How to Increase Farmers’ Income?

Farmers in India have resumed their protest against the Modi government after Modi failed to fulfill the promises he made to them two years ago. Farmers are feeling betrayed by Modi. They started their agitation two years ago when the Modi government introduced two farm bills with the intent of a corporate takeover of the Indian farm sector. I wrote about those bills in detail when many liberty lovers in India and outside were terming those bills as Modi’s market friendly reforms! They weren’t farmer or market-friendly reforms and anyone who knows Prime Minister Modi’s history will know he isn’t a market-friendly leader. He is a fascist dictator who is busy selling India to his cronies like Adani and Ambani who are creating monopolies everywhere. Modi is busy creating a totalitarian monopoly of political power for himself, and his corporatist friends are funding and helping him in this effort. He has zero regard for the welfare of the people. Indian farmers have sensed the ugly nature of the Modi regime and they are resisting his totalitarianism. 

The farming sector is in distress almost all the time in India just like other sectors of the Indian economy. 77 years of socialist central planning has ruined everything. The Indian farm sector has been plagued with low productivity for ages and witnesses one of the highest numbers of suicides every year. Overall, the per capita income of Indians is a mere US $2,411. No wonder the income of the majority of farmers is even lower than this. Wages in India are lower by and large because of multiple factors like the huge supply of mostly unskilled and semiskilled workers, and low productivity levels.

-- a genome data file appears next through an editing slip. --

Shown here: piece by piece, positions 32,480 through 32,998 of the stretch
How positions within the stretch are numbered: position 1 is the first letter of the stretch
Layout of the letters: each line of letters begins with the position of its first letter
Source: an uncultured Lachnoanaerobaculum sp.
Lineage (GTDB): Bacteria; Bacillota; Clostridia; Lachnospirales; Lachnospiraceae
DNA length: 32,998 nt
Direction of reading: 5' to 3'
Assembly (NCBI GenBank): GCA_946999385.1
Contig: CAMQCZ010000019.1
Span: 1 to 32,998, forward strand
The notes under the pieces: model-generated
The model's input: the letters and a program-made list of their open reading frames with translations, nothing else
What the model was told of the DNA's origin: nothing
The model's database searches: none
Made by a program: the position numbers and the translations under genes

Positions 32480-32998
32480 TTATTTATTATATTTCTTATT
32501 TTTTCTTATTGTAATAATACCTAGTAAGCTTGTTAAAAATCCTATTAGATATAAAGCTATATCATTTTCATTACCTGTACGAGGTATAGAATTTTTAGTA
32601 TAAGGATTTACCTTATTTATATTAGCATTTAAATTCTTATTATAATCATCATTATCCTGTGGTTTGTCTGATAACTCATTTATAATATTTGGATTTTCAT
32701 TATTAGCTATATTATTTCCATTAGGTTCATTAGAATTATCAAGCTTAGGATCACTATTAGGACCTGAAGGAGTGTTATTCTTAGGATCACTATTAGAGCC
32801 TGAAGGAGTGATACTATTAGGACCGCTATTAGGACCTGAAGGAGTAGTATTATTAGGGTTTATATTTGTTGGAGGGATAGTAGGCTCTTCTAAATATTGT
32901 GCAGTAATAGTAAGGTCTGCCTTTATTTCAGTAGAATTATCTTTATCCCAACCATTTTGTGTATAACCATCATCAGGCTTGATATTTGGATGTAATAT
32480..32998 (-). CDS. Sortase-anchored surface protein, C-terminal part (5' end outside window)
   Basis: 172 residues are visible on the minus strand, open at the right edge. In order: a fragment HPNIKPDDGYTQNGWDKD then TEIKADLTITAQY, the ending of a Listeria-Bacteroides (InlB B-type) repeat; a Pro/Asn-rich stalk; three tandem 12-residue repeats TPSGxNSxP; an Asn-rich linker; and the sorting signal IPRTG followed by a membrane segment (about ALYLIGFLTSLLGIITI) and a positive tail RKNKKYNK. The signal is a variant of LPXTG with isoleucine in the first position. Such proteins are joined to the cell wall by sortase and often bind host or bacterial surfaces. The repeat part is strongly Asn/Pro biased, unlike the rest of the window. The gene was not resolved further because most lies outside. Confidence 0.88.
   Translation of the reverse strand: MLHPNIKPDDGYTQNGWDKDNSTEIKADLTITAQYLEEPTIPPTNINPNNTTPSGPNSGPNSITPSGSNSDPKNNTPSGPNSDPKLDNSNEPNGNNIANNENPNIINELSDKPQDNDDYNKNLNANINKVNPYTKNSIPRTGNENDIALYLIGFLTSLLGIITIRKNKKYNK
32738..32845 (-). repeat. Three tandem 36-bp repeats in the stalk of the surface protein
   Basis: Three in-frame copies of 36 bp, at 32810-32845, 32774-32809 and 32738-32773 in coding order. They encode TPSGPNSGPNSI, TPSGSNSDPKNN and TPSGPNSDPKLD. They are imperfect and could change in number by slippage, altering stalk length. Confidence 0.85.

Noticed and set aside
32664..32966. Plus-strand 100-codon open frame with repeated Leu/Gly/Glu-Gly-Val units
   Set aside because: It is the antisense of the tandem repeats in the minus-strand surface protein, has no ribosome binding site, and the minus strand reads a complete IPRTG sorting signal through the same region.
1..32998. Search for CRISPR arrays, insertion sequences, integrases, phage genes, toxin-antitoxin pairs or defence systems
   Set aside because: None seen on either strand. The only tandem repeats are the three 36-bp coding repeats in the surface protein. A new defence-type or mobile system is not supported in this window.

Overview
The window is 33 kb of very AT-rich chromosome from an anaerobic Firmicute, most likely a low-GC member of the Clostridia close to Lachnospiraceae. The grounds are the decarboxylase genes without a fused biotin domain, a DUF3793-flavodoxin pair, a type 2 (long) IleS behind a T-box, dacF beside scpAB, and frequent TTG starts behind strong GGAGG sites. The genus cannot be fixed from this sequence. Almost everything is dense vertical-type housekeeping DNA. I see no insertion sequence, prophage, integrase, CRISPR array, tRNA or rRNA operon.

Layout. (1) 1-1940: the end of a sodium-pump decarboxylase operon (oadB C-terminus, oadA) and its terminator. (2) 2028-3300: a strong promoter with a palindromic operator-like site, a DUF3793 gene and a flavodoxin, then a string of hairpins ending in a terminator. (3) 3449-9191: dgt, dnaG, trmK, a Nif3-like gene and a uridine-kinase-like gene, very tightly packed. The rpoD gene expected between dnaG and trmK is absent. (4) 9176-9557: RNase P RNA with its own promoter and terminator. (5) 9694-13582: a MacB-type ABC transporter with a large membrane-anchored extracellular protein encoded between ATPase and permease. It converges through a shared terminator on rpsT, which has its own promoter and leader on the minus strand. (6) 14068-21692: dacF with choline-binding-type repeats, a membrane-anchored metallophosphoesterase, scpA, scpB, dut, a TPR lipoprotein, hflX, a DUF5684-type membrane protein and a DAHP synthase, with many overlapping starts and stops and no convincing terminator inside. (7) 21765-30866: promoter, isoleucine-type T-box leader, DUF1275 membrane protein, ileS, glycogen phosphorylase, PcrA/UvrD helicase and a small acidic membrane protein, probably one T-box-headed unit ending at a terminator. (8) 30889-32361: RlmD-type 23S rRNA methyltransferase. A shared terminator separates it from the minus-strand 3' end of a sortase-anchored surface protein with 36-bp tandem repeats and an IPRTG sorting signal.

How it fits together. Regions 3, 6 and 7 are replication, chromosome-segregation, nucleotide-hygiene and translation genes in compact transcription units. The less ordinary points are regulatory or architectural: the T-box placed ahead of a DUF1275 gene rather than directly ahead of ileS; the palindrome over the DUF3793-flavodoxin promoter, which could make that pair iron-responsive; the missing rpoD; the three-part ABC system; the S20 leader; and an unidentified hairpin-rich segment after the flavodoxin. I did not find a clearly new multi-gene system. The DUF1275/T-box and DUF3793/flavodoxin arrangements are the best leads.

Adding to this problem of low wages in the farming sector is the ever-rising cost of production which squeezes farmers’ income even more. As many of the protesting farmers have complained, the rising production cost is causing their poverty. The major objective of all these protests is to raise the farmers’ income, so how can we raise their income? In this article, I will discuss the things that no one is talking about. The 800-pound gorilla in the room that protestors and others are ignoring is the Indian central bank RBI.